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MESSIAH IN THE OT PB (Studies in Old Testament Biblical Theology) Paperback – 25 Aug 1995


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Old Testament texts that point to the coming of the Messiah are traditionally interpreted either from the viewpoint of their New Testament fulfillment (evangelicalism) or their linguistic and grammatical distinctiveness within the Hebrew Bible (non-conservative). "The Messiah in the Old Testament" considers another important line of interpretation that has been neglected in building an Old Testament theology. It approaches Israel's concept of the Messiah as a developing theme and shows how a proper grasp of the textual meaning at each stage of Old Testament revelation is necessary for understanding messianic prophecy. Beginning in the Pentateuch and working through the Old Testament to the Minor Prophets, the author delineates texts that are direct messianic prophecies and examines their meaning and development within the flow of God's plan. The reader will gain an understanding of God's process for bringing the Messiah to earth through the nation of Israel, and of his intent to bring the saving knowledge of Christ to the World through them.

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Old Testament texts that point to the coming of the Messiah are traditionally interpreted either from the viewpoint of their New Testament fulfillment (evangelicalism) or their linguistic and grammatical distinctiveness within the Hebrew Bible (non-conservative). The Messiah in the Old Testament considers another important line of interpretation that has been neglected in building an Old Testament theology. It approaches Israel's concept of the Messiah as a developing theme and shows how a proper grasp of the textual meaning at each stage of Old Testament revelation is necessary for understanding messianic prophecy. Beginning in the Pentateuch and working through the Old Testament to the Minor Prophets, the author delineates texts that are direct messianic prophecies and examines their meaning and development within the flow of God's plan. The reader will gain an understanding of God's process for bringing the Messiah to earth through the nation of Israel, and of his intent to bring the saving knowledge of Christ to the World through them.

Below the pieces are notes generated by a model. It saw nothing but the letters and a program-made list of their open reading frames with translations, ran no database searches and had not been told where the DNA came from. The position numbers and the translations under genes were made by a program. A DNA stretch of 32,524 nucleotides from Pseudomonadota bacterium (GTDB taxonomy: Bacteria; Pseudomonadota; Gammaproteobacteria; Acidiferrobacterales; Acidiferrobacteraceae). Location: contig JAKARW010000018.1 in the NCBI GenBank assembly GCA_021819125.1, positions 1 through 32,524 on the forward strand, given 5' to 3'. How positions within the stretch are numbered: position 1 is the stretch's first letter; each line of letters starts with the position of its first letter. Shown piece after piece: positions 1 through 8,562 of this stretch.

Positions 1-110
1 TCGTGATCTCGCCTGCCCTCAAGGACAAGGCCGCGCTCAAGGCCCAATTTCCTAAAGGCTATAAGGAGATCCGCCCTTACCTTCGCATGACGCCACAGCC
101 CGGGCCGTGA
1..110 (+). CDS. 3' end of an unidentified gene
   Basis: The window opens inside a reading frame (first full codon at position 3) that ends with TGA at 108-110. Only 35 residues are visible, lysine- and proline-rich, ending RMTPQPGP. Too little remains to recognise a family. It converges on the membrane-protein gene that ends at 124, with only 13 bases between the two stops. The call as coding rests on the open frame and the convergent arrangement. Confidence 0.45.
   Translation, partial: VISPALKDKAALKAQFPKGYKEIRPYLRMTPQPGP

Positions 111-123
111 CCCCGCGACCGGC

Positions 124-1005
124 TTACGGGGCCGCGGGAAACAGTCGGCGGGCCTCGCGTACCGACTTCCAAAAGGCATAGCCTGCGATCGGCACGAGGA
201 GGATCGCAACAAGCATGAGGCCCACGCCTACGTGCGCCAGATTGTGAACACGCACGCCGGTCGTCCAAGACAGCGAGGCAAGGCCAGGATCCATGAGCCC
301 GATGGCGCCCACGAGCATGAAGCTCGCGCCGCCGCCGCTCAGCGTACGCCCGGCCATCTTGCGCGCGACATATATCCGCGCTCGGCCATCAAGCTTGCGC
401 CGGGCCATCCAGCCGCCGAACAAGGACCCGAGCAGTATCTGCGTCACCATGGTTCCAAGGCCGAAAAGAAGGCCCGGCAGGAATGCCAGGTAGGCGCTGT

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Amazon.com: HASH(0x9b4adc9c) out of 5 stars 26 reviews
56 of 56 people found the following review helpful
HASH(0x9b325738) out of 5 stars Fascinating study of the Messiah in the Old Testament! 22 Nov. 2002
By Donald S. Meador - Published on Amazon.com
Format: Paperback
Walter Kaiser, Jr. has given us a very rich study regarding the Messiah. His study is very specific and unique. He focuses only on passages that deal with direct prophecies/predictions of the coming Messiah. He steers clear of typology, which can sometimes be too subjective. His approach is chronological. He begins with the Pentateuch and shows us the foundation of predictions of the Messiah that God revealed in the earliest of His revelations. He proceeds to show the reader how subsequent writers of Holy Scripture built upon this foundation and developed themes of the Messiah (e.g. Prophet, Priest, King, Servant, etc.). He follows prophecies of the Messiah through different eras of Israel's history. When he gets to the prophets themselves, he groups them by the century in which they prophesied. So, the earliest parts of this book give us prophesies of the Messiah in the order that they come in our English translations of the Old Testament. The prophets, however, are not necessarily addressed in our biblical order, as their works do not appear in chronological order in our English transations.
I wish I could say this study was for everyone - I do believe it would be beneficial reading for everyone. Kaiser's study is deep, and sometimes technical. It helps to have a basic understanding of hermeneutics (biblical interpretation) before beginning this book. There are a couple of places where he discusses aspects of Hebrew grammar - the gist is attainable if the reader will press on through these brief sections. So, it is readable, but some things will be outside the grasp of the average reader. Kaiser does not overwhelm one with the technical aspects of his research, but it is sometimes present.
There is another aspect of this book that may trouble some readers. Kaiser deals with the Hebrew text. In some places his conclusions are based on personal translations that imply that the English translations are actually mistranslations. Certain groups of Christians, especially the "King James" only crowd, will have problems with this approach. Kaiser seems to tackle the subject with a belief in the inspiration of Scripture, but not with the belief in the inspiration of the translators of Scripture. I agree with him at this point, but am concerned that it may cause difficulties for young believers.
From the other reviews of this book, it is evident that some Jewish people will have problems with this study. It is unfortunate. Kaiser makes little attempt to convert anyone - it is not an overt aspect of his work. He simply examines the evidence and writes about his findings. Some of the passages he examines are obscure, some are more commonly understood as referring to the Messiah. Kaiser is not shy about quoting from the Jewish Targums, those that predate the life of Jesus, and showing where pre-Christian Jewish understandings of the Messiah were.